It’s no secret that Disney (NYSE: DIS) would like to get another crack at the Olympics and plans to bid for rights to the 2014 and 2016 games.The last time ABC had rights to the Olympics was 1988 — before e-mail was ubiquitous, broadband was even a possibility and ESPN was a sports powerhouse. So what would an ESPN-ABC Olympics look like in the age of high-speed internet and video-centric handsets? How would it compare to the coverage of current rights holder NBC Universal (NYSE: GE) John Skipper’s four-letter answer: Live. I caught up with Skipper, ESPN’s EVP of content, and cohort John Walsh, EVP and executive editor, during the NBA All-Star Weekend on opening night of the Winter Olympics for a wide-ranging conversation in, of all places, the bar at the Dallas Ritz-Carlton.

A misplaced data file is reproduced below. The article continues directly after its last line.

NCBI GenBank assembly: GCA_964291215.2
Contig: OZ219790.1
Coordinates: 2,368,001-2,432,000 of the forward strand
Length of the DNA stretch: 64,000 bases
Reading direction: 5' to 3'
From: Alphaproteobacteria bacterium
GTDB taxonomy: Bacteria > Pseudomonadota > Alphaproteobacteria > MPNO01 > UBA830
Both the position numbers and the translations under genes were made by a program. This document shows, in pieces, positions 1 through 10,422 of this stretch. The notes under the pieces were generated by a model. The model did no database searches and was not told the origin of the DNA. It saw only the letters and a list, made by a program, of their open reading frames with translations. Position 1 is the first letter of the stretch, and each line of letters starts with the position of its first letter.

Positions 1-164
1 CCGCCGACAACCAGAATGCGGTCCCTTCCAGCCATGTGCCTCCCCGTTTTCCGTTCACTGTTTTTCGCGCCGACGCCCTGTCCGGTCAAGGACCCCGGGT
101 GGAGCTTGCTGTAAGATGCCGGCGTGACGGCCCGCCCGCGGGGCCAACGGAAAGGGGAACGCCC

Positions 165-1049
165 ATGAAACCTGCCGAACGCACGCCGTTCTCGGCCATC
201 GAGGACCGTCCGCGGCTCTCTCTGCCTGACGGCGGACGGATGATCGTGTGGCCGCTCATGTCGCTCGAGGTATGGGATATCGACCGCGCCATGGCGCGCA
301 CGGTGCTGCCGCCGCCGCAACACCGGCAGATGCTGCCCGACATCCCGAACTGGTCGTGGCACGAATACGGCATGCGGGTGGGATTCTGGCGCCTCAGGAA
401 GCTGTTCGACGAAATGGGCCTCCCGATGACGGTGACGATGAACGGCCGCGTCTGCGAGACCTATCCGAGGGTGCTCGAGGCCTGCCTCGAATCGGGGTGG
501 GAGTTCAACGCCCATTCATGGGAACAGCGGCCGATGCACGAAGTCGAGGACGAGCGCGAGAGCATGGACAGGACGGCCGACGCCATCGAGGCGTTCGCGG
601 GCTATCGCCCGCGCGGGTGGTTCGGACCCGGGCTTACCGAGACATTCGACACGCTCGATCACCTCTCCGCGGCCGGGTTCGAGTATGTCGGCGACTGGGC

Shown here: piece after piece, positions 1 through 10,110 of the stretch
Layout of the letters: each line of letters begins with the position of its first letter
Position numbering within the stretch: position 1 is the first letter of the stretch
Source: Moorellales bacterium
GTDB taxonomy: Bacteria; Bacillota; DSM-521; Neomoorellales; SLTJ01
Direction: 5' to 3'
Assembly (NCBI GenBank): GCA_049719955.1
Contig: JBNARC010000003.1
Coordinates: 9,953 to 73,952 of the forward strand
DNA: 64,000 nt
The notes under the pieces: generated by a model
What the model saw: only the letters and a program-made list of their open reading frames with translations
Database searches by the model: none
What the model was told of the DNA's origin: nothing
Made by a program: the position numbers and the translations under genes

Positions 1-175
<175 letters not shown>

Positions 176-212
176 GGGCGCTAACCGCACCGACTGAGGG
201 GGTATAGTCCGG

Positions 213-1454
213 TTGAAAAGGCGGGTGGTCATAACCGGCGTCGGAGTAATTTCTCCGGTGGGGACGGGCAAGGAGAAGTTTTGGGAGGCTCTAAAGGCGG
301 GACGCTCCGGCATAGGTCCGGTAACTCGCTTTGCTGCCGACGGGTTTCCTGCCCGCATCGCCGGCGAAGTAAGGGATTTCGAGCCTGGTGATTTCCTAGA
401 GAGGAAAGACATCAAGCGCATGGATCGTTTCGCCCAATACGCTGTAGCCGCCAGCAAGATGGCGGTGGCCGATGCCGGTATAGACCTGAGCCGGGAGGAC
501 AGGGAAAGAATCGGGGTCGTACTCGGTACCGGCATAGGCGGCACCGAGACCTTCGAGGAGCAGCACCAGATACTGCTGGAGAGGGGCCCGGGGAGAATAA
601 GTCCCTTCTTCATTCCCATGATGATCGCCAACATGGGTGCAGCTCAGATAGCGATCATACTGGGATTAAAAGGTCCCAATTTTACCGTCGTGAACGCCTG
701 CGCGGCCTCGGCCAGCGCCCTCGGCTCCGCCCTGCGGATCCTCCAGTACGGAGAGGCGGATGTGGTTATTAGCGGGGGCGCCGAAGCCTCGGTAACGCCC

How much of the Olympics would be on ESPN’s broadband net ESPN360.com (soon to be rebranded ESPN3)? No commitment to showing all events live online but “a ton of it because, remember on 3, you have infinite screens.” Would he tape delay ski runs for prime time, as NBC has been criticized for doing? “We believe in live. We believe in live. We just think at this point with technology and people’s expectations and the ability to get instant information, we believe in live.”
Skipper quarrels with the mantra that west coast viewers are willing to have events delayed to get them in prime time. “Every time I hear the discussion about how on the west coast want to watch in prime time, I